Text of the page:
Today (Wednesday 30 May 2018) the Health and Social Care Committee has published its recommendations to Government for action on childhood obesity. They span several key areas including:
The Childhood obesity plan
The Committee has identified several areas which demand attention as a matter of urgency by the Government before the next chapter of the Obesity Plan is finalised.
The Committee is calling for an effective plan with a joined-up, whole systems approach and one which focuses particularly on tackling the ever-widening health inequality due to childhood obesity between the richest and poorest areas.
Early years and schools and Services
The Committee urges the Government, and specifically the Department for Education, to review its performance in executing the measures contained in the Government’s first childhood obesity plan relating to schools. This includes a full and timely implementation of all of the measures contained in their first Childhood Obesity Action Plan, including updating the School Food Plan to account for the updated dietary recommendations for free sugars and fibre. The Committee says that School Food Standards should be mandatory for all schools including all academies, as should the Healthy Rating Scheme.
The Committee also calls for local authorities to be allowed to limit the proliferation of unhealthy food outlets in their areas and the prevalence of HFSS food and drink billboard advertising near schools. Existing powers are not sufficient and the Committee calls for health to be made an objective within the planning system in order to give local authorities the tools they need to make effective changes at local level.
Throughout the report, the Committee emphasises the need to focus on 'healthy lifestyles' rather than using stigmatising language, citing the progress that has been made in Amsterdam using a whole systems approach. The Committee urges the Government to go further in making sure that we identify children at risk of obesity at an earlier stage and make sure that they and their families can access the right help. Prevention of obesity however is everyone’s business and the widening health inequality can no longer be ignored.
Marketing and advertising
The report endorses calls for a 9pm watershed on junk food advertising. There needs to be a ban on brand generated characters or licensed TV and film characters from being used to promote HFSS products on broadcast and non-broadcast media, and the Government must align regulations on non-broadcast media with those for broadcast media.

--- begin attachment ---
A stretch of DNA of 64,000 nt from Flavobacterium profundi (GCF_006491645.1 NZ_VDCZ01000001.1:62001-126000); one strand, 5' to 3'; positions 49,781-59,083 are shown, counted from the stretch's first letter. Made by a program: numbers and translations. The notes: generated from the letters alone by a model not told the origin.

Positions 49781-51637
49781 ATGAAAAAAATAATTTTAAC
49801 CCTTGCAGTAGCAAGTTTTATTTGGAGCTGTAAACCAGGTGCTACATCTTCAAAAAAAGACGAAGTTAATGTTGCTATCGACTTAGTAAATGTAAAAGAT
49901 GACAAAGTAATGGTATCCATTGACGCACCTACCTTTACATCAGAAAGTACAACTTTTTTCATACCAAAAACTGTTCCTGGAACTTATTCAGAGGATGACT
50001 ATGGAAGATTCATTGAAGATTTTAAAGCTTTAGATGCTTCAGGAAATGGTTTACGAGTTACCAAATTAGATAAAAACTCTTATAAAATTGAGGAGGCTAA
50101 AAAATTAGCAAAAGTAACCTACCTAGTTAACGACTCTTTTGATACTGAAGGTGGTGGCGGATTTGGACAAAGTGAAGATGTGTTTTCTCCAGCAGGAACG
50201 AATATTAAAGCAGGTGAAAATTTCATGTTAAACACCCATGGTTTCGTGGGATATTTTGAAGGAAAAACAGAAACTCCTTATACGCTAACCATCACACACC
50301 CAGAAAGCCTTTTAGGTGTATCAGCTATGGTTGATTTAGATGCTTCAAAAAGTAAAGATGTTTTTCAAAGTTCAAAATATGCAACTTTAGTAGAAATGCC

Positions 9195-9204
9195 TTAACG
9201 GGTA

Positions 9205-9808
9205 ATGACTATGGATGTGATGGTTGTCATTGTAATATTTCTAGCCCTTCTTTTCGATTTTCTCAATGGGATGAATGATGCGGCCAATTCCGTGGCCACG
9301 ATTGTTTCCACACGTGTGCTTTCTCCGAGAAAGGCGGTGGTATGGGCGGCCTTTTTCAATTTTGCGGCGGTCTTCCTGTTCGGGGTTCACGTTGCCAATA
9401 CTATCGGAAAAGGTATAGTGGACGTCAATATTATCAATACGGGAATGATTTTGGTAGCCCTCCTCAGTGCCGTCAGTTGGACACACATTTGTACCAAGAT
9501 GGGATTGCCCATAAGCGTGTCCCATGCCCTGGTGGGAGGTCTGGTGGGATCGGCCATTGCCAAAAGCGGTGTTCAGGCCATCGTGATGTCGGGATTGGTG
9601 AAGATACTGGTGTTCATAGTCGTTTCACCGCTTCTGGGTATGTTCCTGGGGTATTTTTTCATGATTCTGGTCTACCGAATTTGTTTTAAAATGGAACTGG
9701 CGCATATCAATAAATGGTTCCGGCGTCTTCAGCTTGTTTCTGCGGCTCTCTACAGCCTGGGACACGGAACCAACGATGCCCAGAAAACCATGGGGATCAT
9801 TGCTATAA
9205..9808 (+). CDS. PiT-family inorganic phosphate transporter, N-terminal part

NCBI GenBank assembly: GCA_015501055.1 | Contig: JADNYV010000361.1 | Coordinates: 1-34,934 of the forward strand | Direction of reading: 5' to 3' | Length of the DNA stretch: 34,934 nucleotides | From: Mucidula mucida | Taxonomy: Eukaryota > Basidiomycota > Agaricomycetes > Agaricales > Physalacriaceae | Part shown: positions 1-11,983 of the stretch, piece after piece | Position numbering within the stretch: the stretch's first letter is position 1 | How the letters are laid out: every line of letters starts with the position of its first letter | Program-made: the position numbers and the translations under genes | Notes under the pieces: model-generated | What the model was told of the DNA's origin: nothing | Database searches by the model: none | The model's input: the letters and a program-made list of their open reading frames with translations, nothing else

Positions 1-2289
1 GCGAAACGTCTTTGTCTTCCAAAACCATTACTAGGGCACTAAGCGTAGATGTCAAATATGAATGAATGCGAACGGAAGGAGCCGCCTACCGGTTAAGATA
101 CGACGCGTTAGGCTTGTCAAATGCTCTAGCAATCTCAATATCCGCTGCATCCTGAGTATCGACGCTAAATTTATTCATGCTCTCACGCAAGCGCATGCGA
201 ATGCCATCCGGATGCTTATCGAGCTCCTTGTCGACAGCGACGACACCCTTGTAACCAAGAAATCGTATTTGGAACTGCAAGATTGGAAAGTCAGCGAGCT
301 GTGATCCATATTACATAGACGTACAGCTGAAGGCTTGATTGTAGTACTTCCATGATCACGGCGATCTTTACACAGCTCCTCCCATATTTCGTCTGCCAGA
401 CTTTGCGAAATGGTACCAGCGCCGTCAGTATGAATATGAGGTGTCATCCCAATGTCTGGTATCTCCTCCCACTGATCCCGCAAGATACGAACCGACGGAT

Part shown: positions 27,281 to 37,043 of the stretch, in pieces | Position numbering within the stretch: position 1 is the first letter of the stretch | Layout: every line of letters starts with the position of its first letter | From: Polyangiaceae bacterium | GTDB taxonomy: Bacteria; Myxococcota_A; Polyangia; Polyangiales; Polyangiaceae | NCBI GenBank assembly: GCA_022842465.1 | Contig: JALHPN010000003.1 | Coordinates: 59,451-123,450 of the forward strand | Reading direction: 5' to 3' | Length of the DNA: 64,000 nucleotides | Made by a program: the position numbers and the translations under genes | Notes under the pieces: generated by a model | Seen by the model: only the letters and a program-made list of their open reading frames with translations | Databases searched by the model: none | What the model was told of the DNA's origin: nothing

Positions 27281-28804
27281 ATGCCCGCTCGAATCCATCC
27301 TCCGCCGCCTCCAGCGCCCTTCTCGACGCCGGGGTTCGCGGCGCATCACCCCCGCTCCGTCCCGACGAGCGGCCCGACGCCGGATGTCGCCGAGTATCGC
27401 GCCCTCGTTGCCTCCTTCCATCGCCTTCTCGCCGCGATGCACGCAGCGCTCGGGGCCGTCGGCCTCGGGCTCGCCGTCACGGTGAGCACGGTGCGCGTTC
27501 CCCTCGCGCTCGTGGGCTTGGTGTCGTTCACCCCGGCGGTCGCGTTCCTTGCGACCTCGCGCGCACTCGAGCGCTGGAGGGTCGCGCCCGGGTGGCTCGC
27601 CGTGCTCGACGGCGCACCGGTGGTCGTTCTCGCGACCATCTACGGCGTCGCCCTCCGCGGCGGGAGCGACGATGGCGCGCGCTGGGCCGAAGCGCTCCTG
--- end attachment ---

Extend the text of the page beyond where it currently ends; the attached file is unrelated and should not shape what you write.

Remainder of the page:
In addition, the Government must regulate to restrict the discounting and price promotions which drive higher volumes of consumption of unhealthy food and drink. This does not need to make food more expensive as retailers could change their offers to healthier products.
The Committee also urges the Government to level the playing field for retailers and act to ban confectionery and other unhealthy foods from the ends of aisles and checkouts.
It says that current progress on la belling in the UK is reliant on voluntary commitments and is therefore not universally applied. Calorie labelling at point of food choice for the out-of-home food sector would provide basic information to enable healthier choices.
Rob Percival, Food for Life Policy and Campaigns Manager commented: “As the Health and Social Care Committee point out, even as the Government is proposing a second Obesity Plan, we’re still waiting for the first Plan to be implemented. We’ve seen no sign of the Healthy Rating Scheme for primary schools and we’re still waiting to find out what role, if any, Ofsted will play in rating schools on school food and pupil health and wellbeing.
“Food for Life supports the Committee recommendation that all schools, including academies, should be required to meet the School Food Standards. All schools should also be incentivised through the Healthy Rating Scheme to adopt a ‘whole school approach’, such as the approach embodied in the Food for Life school award. The Government mustn’t miss this vital opportunity to empower schools to support children to eat better and reconnect with where food comes from.
“Food for Life also supports the Committee’s call for a ‘whole system approach’. Action is needed across society to improve the food environment and to make it normal, easy and enjoyable for children to eat well. Empowering local authorities is part of the solution, as the Committee proposes, but so is adequate funding. Why is the Government ploughing ahead with cuts to public health budgets, even as it aspires to tackle obesity? These cuts make no sense if the Government is genuine in its ambition.”